If you’ve been in Scouting for a while, you may have heard the term “individual scout accounts” used when talking about fundraising or paying for camp. In this article, I’ll be covering everything you should know (along with the BSA’s guidance) on using your own individual scout account!
As a disclaimer, although I’ve cited the BSA’s official stance on individual scout accounts, along with some relevant IRS regulations, all troops are different. I’m only able to speak from my own Scouting experience. This isn’t legal advice, so contact your local council if you have any questions/concerns.
So, What are BSA Individual Scout Accounts? An individual scout account consists of unit-held funds that a scout and their family can use to pay for Scouting-related expenses. This can be extremely beneficial for families who have a hard time covering the costs of uniforms, dues, campouts, and more!
But Cole, how does it all work? How can scouts add money to their accounts to cover the Many Costs of Scouting? In just a bit, we’ll get into the finer details of individual scout accounts and cover some important rules! This can be a little confusing, but I’ll try my best to keep things simple. 🙂
What is an Individual Scout Account?
I touched on the definition earlier, but let’s take a second to dive into the individual scout account and how it works. The individual scout account is separate from the rest of a troop’s finances. So, not just any money collected by a unit can be added to an individual scout account.
Instead, when adding to and using your individual scout account, you’ll need to comply with IRS regulations. There are a few main ways that I’ve seen scouts add funds to their individual scout accounts:
- By receiving a small percentage of proceeds from fundraising/popcorn sales (most common).
- By contributing small amounts of money on a regular basis to gradually pay for large expenses.
- By being ‘grandfathered in’ the funds from an older sibling’s scout account who Eagle out.
- Through gifts/donations from friends or family who specifically want their money to cover Scouting costs.
These accounts can greatly benefit scouts who have trouble paying for expenses like uniforms, camps, or outings. By allocating funds specifically for scouts, Scouting families are able to cover expenses gradually, rather than all at once! However, below are a few things you must know…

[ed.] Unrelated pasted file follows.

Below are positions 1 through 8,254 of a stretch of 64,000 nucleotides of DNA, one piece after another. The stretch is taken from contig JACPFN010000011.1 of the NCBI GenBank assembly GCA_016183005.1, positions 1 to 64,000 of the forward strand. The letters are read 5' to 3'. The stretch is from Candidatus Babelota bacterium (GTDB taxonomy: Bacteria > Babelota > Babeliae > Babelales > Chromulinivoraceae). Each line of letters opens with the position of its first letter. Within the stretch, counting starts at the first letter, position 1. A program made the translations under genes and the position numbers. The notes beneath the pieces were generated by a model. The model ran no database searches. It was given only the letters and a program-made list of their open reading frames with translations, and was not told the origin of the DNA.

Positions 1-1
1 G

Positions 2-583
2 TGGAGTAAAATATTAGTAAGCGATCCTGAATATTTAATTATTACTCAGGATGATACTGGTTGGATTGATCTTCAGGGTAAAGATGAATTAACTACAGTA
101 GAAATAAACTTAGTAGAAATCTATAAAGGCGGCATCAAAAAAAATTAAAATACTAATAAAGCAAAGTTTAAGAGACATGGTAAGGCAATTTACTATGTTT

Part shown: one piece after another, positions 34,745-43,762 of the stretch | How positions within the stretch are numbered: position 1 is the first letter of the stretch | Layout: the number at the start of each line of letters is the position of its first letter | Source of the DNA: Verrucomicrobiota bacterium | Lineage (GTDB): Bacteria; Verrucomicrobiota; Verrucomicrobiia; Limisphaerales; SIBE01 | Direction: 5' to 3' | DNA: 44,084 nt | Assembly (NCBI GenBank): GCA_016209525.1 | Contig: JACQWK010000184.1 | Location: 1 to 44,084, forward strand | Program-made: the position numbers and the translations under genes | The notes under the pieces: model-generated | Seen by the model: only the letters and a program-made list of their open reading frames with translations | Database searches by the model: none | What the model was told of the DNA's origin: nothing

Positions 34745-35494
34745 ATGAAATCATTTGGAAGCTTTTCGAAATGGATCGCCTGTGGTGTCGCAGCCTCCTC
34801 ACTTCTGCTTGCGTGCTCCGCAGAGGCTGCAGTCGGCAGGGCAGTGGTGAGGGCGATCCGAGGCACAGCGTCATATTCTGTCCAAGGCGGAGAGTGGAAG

The Do’s and Don’ts of an Individual Scout Account
It’s important to remember that funds from an individual scout account can only be used for specific Scouting-related purposes. Below are some expenses that troops typically cover/reimburse for using funds from individual scout accounts:
- Summer/Winter Camps
- Large Scouting Events Like Jamborees
- Awards/Badges/Camp Items
- Troop/BSA Nationals Dues
- Scouting Class A Uniforms
- Eagle Scout Project Materials
- High Adventure Activities With Scouting
- Troop Donations (if a scout is leaving)
This is only my own experience, so I’d recommend checking with your troop first to be 100% sure that an expense can be covered by your individual scout account. Like I mentioned earlier, all troops are different and the decision is ultimately up to your unit committee.
Fundraising is where things can get confusing. Due to IRS regulations on non-profits (the BSA is a non-profit org), there are some strict rules on how your unit can contribute to your account. Violating any of these rules can lead to your troop losing their non-profit tax exemption! 🙁
Fundraising and Individual Scout Accounts
Scouting does a lot of fundraising, especially through popcorn sales. These sales are extremely beneficial to the unit and can pay for supplies and outings. But, these funds must be distributed in a specific way since the BSA is a non-profit organization.
No more than 30% of popcorn sale proceeds can be designated toward an individual scout account. Usually though, scouts receive less and the funds are instead pooled to subsidize the expenses of all scouts. In my troop, our individual scout accounts typically received around 12%.
Putting a high percentage of fundraised money into an individual’s scout account breaks what the IRS calls “Private Benefit”. So, if a scout collects funds from popcorn sales, it must primarily be used for the whole troop’s benefit. This applies to any fundraiser where Scouting or the BSA are mentioned.
However, if you request donations from friends and family, noting that it’ll specifically offset your costs of Scouting, those can be put into an individual scout account. Because this fundraising is external, contributing the money to your scout account likely won’t violate the IRS rules of private benefit!
Substantial and Insubstantial Benefit